Purposeful Rest

Walk in wisdom toward outsiders, making the best use of the time.

–Colossians 4:5

At my church I'm blessed with the opportunity to co-teach a Sunday School class. We have been studying through the book of Colossians and we recently wrapped up chapter four. During my last time to teach, I asked myself and the class a question about how we spend our time resting.

As we looked at God's word to us, "make the best use of the time," we considered not only what we spend our time doing and how we should labor hard to invest it in God's kingdom, but we also looked at how we rest. God commands us to rest, however, we can be prone to either spend our time denying ourselves rest, or we can overindulge in it.

When it comes to our rest, more specifically in our overindulgence, there is a searching question to ask ourselves. Do we rest in such a way that encourages and motivates us to press on while joyfully surrendered to God? Or does our rest capture us so that returning to our faithful labor begins to look unappealing? Perhaps you could boil the question down even more. Do I stay submitted to and connected with God during my rest?

I'm not going to lie friends, that is a difficult question to ask. I think it is difficult because it taps into a core issue in our lives. The desire to have control over how we spend our time, especially our free time.

When Jesus spoke about how he was making the best use of his time, he said that he did not come to do his own will, but the will of the one who sent him. Even when he rested, he often went away to be alone and pray. He then came back ready and recharged to get back into action. He rested with the purpose to re-engage and continue in following the Father's will. He was here for a purpose and was focused on that purpose.

We are also here for a purpose. To offer our lives in service to our king. Yet are we people who look to enter heaven fully rested, up to date on the latest binge-worthy Netflix sitcom, and fully aware of all the latest updates on our social media feeds? Do Bible study, prayer, and Christian community have any place in our resting? Are we connecting with God to be recharged for his work, or are we unplugging from God to be attached to the world? Do we quench the Spirit in our rest to skirt as close as possible to loving the things of the world? If so, and I am guilty of it, we need to break away from these forms of rest that captures us, and move into rest that motivates us to do the Father's will.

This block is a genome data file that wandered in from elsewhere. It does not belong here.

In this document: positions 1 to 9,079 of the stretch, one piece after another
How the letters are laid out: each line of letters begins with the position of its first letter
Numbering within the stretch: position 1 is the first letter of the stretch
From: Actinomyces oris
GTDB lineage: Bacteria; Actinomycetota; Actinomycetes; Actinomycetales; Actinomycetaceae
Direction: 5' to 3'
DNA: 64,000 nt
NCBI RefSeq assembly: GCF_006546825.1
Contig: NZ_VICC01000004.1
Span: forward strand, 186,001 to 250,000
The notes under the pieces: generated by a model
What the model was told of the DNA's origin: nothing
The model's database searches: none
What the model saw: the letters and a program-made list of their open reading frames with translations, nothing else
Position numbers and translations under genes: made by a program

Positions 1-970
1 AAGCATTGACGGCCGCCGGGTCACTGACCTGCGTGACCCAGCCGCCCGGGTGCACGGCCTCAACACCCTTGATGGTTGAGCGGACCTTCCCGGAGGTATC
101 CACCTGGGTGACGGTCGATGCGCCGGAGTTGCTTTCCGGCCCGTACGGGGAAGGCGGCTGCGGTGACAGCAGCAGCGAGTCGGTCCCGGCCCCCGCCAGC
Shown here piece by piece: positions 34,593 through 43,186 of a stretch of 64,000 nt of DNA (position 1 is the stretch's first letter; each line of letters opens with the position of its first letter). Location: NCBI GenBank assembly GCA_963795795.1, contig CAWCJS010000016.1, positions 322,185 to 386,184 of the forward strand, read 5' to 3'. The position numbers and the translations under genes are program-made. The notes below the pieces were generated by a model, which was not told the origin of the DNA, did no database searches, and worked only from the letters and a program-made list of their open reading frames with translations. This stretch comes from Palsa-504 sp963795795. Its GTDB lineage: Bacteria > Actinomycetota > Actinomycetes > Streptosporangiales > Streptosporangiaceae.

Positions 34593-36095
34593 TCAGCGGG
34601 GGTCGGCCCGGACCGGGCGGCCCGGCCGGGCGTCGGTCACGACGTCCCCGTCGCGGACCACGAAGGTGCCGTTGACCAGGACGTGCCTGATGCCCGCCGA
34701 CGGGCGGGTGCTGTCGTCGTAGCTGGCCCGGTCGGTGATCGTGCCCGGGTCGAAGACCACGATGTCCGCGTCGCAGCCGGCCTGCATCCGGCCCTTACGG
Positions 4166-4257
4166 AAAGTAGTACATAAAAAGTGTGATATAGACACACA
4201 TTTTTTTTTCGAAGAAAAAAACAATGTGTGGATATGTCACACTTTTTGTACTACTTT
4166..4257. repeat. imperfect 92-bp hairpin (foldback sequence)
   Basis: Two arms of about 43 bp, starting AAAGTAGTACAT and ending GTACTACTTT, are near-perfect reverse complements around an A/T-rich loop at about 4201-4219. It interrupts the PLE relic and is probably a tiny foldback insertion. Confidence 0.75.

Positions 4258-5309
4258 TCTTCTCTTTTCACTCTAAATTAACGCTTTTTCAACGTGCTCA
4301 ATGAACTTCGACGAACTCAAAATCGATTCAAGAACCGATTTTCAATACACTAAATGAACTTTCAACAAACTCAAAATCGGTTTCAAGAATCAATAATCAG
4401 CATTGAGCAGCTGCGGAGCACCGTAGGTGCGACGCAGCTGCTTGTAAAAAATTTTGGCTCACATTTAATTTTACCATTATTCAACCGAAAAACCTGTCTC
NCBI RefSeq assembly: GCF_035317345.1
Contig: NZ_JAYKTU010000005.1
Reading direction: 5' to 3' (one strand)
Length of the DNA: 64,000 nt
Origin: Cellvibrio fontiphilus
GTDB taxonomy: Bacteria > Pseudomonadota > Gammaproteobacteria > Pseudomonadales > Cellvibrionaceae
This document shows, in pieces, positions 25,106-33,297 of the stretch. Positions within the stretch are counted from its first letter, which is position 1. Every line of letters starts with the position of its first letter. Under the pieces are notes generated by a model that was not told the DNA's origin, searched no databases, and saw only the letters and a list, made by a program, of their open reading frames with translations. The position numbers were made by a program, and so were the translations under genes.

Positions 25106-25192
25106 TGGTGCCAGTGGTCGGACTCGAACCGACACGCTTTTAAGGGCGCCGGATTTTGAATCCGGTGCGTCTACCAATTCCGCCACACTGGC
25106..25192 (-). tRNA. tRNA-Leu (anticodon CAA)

Do not love the world or the things in the world. If anyone loves the world, the love of the Father is not in him. For all that is in the world—the desires of the flesh and the desires of the eyes and pride of life—is not from the Father but is from the world.  And the world is passing away along with its desires, but whoever does the will of God abides forever. – 1 John 2:15-17

Now, before wrapping this up, let me clarify. Do I think that you can sit down and watch something on television, engage in a hobby, or just sit and veg out for a few minutes and do it in such a way that brings glory to God? I do. It depends on the heart behind engaging in those activities and the nature of the content that you are consuming. Does the person thank God for these things in their life? Does the person see God's grace in them? Or does the person jettison all reality of the living God to indulge in them? Does the person forsake the true rest found in Jesus to consume something else and never finds their way to scripture and prayer?

It was very convicting for me to think through this. I hope and pray that as followers of Christ, our rest recharges and refreshes us in such a way that we are strengthened and renewed in our commitments to follow God. Not out of a legalistic duty, but out of a true delight in resting in the presence of Jesus and remembering how glorious he is and why we find joy in following him!

Sunday Reflections are short articles that share thoughts from weekly Bible reading, devotions, sermons, or times of worship. You can find more of them here.